Some species of the Laurel are mildly poisonous in small amounts--lethal in larger dosages--and when made into a decoction (boiled) of honey-wine, it has been know to produce prophetic hallucinations at the places of oracle. However, prior to the use of laurel leaves, the priestesses received oracle in three other ways,the first was by ecstatic orgasm, the second by drinking blood of sacred bulls, and the other by use of poisonous snakes to induce the oracular state.
Delphi is a classic example of the patriarchy overcoming Goddess worship. In order for the priests of Apollo to take possession of the oracle, it was necessary to destroy the Python and overcome the Cretan Goddess worship which had employed Snakes and the Bull for centuries. And while Apollo was very new in the Greek pantheon, the sacrificing of sheep to Apollo did not supplant the sacrificing of bulls to the Goddess until Classic times.
It is recorded that Doria [also called Rhodopis, the Thracian courtesan who lived in Egypt] donated a tenth of her wealth to have hugh iron spits made which were large enough to roast whole oxen. This was done in atonement of her fellow Thracian, Aesop, (of Fable fame) whom the Delphinians had killed by throwing him from the precipice (c. 193 AUC--560 BCE). These iron spits were used for the sacrifices at the altar of Dionysus which was opposite the temple building. After the ram supplanted oxen, the spits were removed and stored behind the altar where they were seen at the time of Herodotus (c. 299 AUC--454 BCE) but they were only mentioned by the priests at the time of Plutarch (c. 800 AUC--47 CE).
There had been six shrines at Delphi. The fifth which was made of dressed stones was burned and the sixth [and last] was erected in 262 AUC--491 BCE). Tradition has it that the fourth shrine had been built of brass by Hephaestus but was swallowed by an earthquake. However, this brass shrine of Hephaestus would have predated that of the laurels, as Hephaestus (Ptah in Egypt) was the master of the Cyclops (Kyklops), who predated the worship of Apollo. The brass shrine is more fable than myth, as there is no evidence of this kind of earthquake activity at the sight for at least 30,000 years. The second shrine was said to have been made of fern-stalks, which indicates that the oracle was purely sexual before it was replaced by the equally sexual Cretan Order. This is confirmed by the first shrine also which was made of bee's wax and feathers, which indicates that the oracle was not only sexual, but had its origin in Egypt, and that the cave was at one time a Vortic center--the bee's wax being formed in the shape of an omphalos.
The Omphalos, or Navel of the World, was said to have originally been in the cave at Delphi, but that would have been at least 6,000 years before Troy; and that conflicts with Greek myth which has Zeus losing his navel string at Omphalion, which is on Crete, near Knossos. Knossos, of course, predated the Greeks by at least one thousand years, and it is likely that the later Greeks attributed the Omphalos to Delphi because it was the home of Pythos, the Stone of Rhea.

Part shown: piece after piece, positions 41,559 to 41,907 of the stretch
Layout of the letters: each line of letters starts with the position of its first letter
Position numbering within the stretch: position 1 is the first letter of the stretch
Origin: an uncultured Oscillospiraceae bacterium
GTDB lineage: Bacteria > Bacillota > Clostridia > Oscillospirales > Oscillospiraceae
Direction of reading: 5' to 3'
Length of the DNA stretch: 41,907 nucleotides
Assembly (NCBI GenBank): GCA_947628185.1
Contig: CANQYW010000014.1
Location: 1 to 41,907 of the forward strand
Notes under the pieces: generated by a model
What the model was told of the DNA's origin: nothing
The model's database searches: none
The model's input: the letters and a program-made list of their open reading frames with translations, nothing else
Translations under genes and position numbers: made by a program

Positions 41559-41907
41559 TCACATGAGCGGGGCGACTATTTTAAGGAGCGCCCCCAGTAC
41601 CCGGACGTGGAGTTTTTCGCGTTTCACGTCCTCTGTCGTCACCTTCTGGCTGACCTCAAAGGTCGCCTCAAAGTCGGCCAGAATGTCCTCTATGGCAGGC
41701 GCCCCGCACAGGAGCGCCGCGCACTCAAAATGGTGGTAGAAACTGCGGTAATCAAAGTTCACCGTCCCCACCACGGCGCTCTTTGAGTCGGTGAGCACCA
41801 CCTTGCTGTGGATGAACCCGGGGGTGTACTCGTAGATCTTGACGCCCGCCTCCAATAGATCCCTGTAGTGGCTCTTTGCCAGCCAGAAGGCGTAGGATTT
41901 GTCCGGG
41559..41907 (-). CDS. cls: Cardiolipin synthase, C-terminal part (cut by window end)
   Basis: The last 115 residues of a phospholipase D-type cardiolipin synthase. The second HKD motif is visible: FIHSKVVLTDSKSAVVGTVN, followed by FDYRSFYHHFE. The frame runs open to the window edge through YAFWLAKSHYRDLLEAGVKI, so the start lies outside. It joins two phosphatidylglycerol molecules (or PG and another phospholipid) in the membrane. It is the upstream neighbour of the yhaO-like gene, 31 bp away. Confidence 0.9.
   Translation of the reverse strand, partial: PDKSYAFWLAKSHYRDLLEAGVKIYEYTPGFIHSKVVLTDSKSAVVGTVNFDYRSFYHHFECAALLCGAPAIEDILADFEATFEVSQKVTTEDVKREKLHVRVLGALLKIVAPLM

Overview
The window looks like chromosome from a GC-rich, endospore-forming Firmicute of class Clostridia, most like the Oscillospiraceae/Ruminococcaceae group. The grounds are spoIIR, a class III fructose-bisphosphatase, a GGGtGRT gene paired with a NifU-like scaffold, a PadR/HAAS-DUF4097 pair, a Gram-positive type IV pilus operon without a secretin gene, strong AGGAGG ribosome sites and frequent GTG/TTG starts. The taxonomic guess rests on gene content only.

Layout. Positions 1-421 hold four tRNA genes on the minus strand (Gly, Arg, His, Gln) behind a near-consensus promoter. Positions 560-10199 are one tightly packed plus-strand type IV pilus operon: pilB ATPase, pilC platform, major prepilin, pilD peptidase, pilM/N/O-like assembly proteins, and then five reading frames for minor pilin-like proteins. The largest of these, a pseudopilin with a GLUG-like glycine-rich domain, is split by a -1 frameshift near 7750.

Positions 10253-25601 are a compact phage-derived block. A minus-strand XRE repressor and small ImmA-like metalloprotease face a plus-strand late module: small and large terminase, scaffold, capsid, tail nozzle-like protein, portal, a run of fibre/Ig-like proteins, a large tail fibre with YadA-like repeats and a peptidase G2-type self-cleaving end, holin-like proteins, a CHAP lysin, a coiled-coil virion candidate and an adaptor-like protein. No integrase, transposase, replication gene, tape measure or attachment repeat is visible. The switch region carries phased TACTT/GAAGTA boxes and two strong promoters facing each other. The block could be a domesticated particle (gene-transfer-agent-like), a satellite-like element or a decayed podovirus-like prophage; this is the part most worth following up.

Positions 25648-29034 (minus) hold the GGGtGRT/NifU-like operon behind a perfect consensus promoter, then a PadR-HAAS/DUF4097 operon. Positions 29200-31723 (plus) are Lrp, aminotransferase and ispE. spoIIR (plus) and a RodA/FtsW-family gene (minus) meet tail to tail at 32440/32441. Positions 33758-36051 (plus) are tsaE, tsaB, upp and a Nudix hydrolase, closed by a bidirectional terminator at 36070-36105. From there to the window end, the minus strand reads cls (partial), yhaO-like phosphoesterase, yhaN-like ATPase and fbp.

The Stone of Rhea came about when Uranus, whom Cronus had castrated before usurping his throne, prophesied that one of the Children of Cronus would in a like manner dethrone him. Cronus took this to heart and after making his sister, Rhea, his consort, each year she bore to him a child. Hestia was the first, then Demeter, and Hera, third. After this were born Hades followed by Poseidon. Cronus devoured each of these five as they were born. Rhea's third son, Zeus was born at night on Mount Lycaeum in Arcadia. Knowing that Cronus would devour her newborn son, Rhea bathed him in the River Neda, to cover him with an earthly scent, and gave him to Gaea (Mother Earth) who took him to Lyctos in Crete where he was hidden in the Cave of Dictes. There he was cared for by the daughters of Melisseus, by name, Adrasteia and Io, and by the Goat-nymph Amalthea, who fed Zeus and his foster-brother, Pan, on her milk.
When Zeus grew to maturity he went to the Ocean Stream where he took his first mate, the Oceanid, Metis (counsel), one of the thousand daughters of Oceanus and Tethys. It was Metis who instructed Zeus in how to become the Cup Bearer of Cronus. She also taught Zeus how to serve his father an emetic concoction, which caused Cronus to vomit the children he had swallowed. The first disgorged was not a child, but the Stone Rhea had given to Cronus, wrapped in swaddling clothes, and which he believed to be Her Son. When disgorged, the stone called Pythos, was hurled down to Mount Parnassus where Zeus fixed it in a deep cleft. It was constantly anointed with oil by the suppliants of Apollo who offered it strands of unwoven wool. It was Metis, also, who would be the force in the dethronement of Zeus.
The usurping of the priestess' authority took place no more than three generations before the Trojan war. It was Heracles who had restructured the zodiac with his twelve labors, and it was Perseus who had set Pegasus and Agyieus loose to destroy the Goddess worship in Greece. For it was the winged-horse, Pegasus, springing full grown the body of Medusa, who then flew to mount Halcion where he became the favorite of the Muses; and it was the poets, touched by the Muses, who created the myth of their past. Even so, the takeover of Delphi was not completed for least 600 years.
Greek myth has Phoebus (radiant) Apollo being born on the small floating island of Delos, the seven-month child of Leto, (Roman, Latona) and Zeus. His twin sister, born a sacred nine days before Apollo on the Isle of Ortigia, was the Grey-Eyed, Virgin-Huntress, Artemis, who would become the Roman Diane, and bear the epitath Cynthae, which She gained in Her dispute with Aphrodite who bore the title Cynthera.
The Greeks had Zeus always off seducing and impregnating married and unmarried woman and the Goddess, Hera, His wife, was always trying to take vengeance on those women. One fable--for it is certainly not myth--has Python pursuing Leto until she came to Delos. This is obviously a Hellenized version of Isis who, when pregnant with Horus, was pursued by Set (the Greek Typhoon) until she came to the moving island of Ta-Neter, as the Greeks considered Isis and Leto to be the same, just as they considered Apollo to be Horus. The Egyptians, prior to the Greek invasion, made no such association, but rather worshiped Leto as a foreign goddess whom they called Lat--the Romans would call Leto, Latona. Most of the remainder of the Apollo fable is inconsistent with Egyptian myth.